Note how the methane gas flow transmitter signal goes both to the methane flow controller and to a multiplying relay that multiplies this signal by a constant value (k) before passing it on to the steam flow controller as a setpoint. This k value sets the ratio of steam flow to methane flow. Although this might appear to be a cascade control system at first glance, it is actually quite different. In a cascade system, the output of one controller becomes the setpoint for another. Here in a ratio control system, the process variable of one controller becomes the setpoint for another, such that two process variables remain in constant proportion (ratio) to one another.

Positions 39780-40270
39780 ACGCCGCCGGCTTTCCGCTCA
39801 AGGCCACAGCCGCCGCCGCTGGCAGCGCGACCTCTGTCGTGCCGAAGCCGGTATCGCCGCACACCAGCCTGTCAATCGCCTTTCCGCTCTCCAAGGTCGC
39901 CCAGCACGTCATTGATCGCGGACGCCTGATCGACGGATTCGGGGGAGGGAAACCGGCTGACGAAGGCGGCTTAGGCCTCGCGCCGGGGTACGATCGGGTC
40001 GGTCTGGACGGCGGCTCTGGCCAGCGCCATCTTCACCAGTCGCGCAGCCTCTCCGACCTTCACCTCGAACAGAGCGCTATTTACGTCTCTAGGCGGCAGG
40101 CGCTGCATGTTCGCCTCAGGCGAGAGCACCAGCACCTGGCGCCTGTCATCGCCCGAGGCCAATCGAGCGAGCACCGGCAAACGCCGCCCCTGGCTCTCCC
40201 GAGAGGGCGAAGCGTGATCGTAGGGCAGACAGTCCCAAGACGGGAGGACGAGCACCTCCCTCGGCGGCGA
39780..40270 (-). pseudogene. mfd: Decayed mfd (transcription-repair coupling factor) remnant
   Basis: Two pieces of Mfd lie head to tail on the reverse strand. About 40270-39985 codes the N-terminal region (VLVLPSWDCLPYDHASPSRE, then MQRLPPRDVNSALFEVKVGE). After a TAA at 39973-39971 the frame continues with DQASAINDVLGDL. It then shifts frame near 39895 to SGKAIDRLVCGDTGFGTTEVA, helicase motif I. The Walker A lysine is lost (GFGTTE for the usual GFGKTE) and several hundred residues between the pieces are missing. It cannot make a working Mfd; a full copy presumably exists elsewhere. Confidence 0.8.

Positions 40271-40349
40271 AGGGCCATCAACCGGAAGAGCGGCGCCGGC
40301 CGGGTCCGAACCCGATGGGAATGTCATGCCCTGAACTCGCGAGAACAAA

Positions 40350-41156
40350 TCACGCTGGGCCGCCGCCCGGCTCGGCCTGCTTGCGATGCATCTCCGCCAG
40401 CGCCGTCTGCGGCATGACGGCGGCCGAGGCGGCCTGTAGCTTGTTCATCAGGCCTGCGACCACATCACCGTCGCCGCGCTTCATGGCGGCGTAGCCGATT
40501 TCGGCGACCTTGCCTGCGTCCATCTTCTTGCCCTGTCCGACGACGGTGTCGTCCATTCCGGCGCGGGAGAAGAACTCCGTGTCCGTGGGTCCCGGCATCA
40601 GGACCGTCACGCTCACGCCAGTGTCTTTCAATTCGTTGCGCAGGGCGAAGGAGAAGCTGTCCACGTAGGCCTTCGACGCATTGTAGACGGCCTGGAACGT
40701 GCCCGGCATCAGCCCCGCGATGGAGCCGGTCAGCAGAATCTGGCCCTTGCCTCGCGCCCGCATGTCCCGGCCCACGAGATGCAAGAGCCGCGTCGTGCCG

If the two flow transmitters are compensated to measure mass flow, the ideal value of k should be set such that two molecules of steam vapor (H2O) enter the reforming furnace for every one molecule of methane (CH4). With a 2-to-1 molecular ratio of steam to methane (2 moles of steam per one mole of methane), this equates to a 9-to-4 mass flow ratio once the formula weights of steam and methane are calculated. Thus, if the methane and gas flowmeters are calibrated for equal mass flow ranges, the ideal value for k should be 9/4 , or 2.25. Alternatively, the flow transmitter calibrations could be set in such a way that the ideal ratio is intrinsic to those transmitters’ ranges (i.e. the methane flow transmitter has 2.25 times the mass flow range of the steam flow transmitter), with kset to an ideal value of 1. This way a 9:4 ratio of methane mass flow to steam mass flow will result in equal percentage output values from both flow transmitters. In practice, the value for k is set a bit higher than ideal, in order to ensure just a little excess steam to guard against coking inside the reaction heater tubes.